De Libanese wijnonderneming Château Ksara komt met een nieuwe witte wijn op de markt. Het is de Merwah, gemaakt van de gelijknamige lokale druif. Het is de eerste keer dat dit ras is gebruikt voor een eendruivige wijn. De variëteit is tot nog toe uitsluitend in blends gebruikt. Meestal werd de druif gedestilleerd voor arak of als tafeldruif geconsumeerd.
Château Ksara’s vineyards of Merwah are located in the north of the country and planted at an altitude of 1,500 metres.
Sixty years old and on pre-Phylloxera rootstock, the yields were a reported 37 hectolitres per hectare and the wine was given some lees ageing and has not been through any oak treatment.
Lebanon has what it considers two ‘native’ varieties, both white, Obeideh and Merwah. According to Wine Grapes, there may be a link between Merwah and Semillon although in what capacity is not quite clear and the link itself is very underexplored.
Both varieties are used in Château Musar’s white wine and Obeideh is used in the blend for Ksara’s own ‘Blanc de L’Observatoire’ but neither has been given much attention by the country’s winemakers before with international varieties such as Chardonnay given greater prominence and attention; in part due to the perception that they are rather rustic or ‘peasant’ varieties.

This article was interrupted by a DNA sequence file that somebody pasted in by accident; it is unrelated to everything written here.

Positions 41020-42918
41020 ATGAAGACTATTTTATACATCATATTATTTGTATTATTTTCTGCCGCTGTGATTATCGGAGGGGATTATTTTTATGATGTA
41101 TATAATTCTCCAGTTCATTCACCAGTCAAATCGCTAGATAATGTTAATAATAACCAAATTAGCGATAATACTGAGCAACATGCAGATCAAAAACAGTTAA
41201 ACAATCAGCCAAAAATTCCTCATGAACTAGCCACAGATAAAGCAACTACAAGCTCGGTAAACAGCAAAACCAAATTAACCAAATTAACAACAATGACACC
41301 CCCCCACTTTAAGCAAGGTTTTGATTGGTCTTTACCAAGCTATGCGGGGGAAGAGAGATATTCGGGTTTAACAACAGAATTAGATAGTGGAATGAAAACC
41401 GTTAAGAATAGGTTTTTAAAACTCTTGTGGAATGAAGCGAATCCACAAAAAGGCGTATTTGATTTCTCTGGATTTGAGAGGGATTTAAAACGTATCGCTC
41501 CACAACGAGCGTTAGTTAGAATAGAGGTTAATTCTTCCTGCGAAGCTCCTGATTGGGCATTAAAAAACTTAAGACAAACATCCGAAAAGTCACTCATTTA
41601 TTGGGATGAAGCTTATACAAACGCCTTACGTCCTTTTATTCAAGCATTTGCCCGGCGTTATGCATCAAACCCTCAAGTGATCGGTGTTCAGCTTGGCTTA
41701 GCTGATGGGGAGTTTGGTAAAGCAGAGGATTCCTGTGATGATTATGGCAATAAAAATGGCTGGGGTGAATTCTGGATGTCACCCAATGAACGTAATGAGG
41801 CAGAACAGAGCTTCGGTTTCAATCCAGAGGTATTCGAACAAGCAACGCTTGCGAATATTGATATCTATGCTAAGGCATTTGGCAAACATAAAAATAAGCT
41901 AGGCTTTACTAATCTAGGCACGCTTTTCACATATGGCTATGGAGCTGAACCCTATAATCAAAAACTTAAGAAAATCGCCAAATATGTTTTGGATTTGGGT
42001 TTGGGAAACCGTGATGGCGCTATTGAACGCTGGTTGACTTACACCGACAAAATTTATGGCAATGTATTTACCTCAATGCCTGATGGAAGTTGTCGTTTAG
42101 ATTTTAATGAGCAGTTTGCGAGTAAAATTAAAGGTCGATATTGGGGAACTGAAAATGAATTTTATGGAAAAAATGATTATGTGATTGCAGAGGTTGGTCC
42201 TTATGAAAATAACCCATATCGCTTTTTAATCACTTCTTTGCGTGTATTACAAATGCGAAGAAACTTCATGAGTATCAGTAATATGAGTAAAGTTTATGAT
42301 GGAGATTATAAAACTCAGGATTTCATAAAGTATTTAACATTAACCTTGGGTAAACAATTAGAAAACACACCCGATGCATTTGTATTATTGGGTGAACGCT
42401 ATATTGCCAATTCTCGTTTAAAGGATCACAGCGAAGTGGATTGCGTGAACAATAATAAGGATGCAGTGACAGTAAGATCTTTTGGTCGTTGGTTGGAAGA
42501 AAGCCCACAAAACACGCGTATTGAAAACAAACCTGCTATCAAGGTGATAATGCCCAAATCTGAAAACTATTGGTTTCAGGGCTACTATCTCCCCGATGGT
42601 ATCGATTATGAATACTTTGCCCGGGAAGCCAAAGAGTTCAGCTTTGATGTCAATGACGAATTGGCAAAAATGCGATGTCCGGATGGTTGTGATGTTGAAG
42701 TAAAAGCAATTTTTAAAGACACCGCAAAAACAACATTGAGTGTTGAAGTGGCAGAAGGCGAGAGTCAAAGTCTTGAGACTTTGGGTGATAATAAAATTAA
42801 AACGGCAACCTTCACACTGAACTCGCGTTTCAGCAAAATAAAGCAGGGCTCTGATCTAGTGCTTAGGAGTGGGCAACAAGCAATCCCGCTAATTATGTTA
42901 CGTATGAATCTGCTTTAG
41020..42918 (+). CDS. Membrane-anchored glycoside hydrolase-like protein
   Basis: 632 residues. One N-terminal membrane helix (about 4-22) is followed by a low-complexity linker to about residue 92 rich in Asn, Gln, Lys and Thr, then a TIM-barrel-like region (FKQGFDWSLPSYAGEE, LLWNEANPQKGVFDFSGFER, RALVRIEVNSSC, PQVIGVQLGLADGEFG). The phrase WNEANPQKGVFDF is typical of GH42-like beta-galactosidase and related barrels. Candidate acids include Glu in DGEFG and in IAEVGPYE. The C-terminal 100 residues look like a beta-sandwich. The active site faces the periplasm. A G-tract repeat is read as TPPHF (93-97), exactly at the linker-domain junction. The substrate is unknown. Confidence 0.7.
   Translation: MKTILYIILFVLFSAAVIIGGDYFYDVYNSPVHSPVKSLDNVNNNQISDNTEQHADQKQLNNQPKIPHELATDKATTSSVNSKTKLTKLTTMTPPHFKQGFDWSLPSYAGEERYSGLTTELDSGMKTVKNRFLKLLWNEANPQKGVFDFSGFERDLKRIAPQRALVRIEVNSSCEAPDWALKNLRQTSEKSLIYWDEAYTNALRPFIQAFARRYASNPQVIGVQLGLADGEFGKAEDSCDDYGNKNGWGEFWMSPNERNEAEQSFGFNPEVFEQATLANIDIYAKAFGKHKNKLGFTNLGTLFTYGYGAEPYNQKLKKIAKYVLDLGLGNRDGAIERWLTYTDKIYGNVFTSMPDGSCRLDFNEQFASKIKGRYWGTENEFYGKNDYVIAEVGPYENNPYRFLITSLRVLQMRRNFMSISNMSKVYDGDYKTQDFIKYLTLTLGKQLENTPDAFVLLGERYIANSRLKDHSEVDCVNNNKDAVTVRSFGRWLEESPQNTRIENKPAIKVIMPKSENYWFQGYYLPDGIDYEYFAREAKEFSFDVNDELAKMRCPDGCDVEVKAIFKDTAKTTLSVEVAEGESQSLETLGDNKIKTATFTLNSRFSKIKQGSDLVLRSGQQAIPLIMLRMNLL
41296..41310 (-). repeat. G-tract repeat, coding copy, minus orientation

Speaking to the drinks business, George Sara, explained that the decision to make a wine using Merwah had been some 20 years in the making and had involved “a lot of trial and error.”
He continued that, despite some lingering doubts on the part of the French winemaker, they had “come round to it” in the end and decided to give it a go.
A long way
‘There was a shyness,” he said, “a lack of confidence and vision to take that step,” but now that it had been taken and satisfied with the results, the wine was now going to become an established part of the range.
Karam added: “In the last 10 years Lebanese whites have really come a long way. Moving to Merwah now is a sign of confidence in the ability of the winemakers and shows everything they’ve learnt in the last 20 years with a grape that’s been around for 1,000 years.”
With an alcohol content of 12.5% and with a period of one moth aged on fine lees and no oak treatment, the wine has a somewhat oily, textured feel on the palate but this is offset by a rather Sauvignon Blanc/Semillon (see comment above) briskness and fruit profile.
Sara continued that the introduction of Merwah was also part of a broader rethink of how the winery’s entry-level range was being promoted.
Using other long established varieties in Lebanon such as Cinsault and Carignan, the wines are so ubiquitous in Lebanese restaurants that they were regarded even by the winery as just “everyday” sort of wines with more prestige and fanfare given to Ksara’s more premium output.
While there is no plan to try and spin wines such as L’Observatoire and Le Prieure (the red blend) as ‘premium’ wines all of a sudden, there has been a realisation that they perhaps represent a truer face of Lebanese winemaking tradition and heritage and broader wine culture that are worth encouraging.
Having maintained a strong link with UK chain Comptoir Libanais for some years, Ksara has also signed a new deal that will see its wines become the official house wine of the restaurants from this year.
The Merwah will be distributed in the UK by Hallgarten and Novum Wines and will be offered in both on- and off-trade accounts from next month.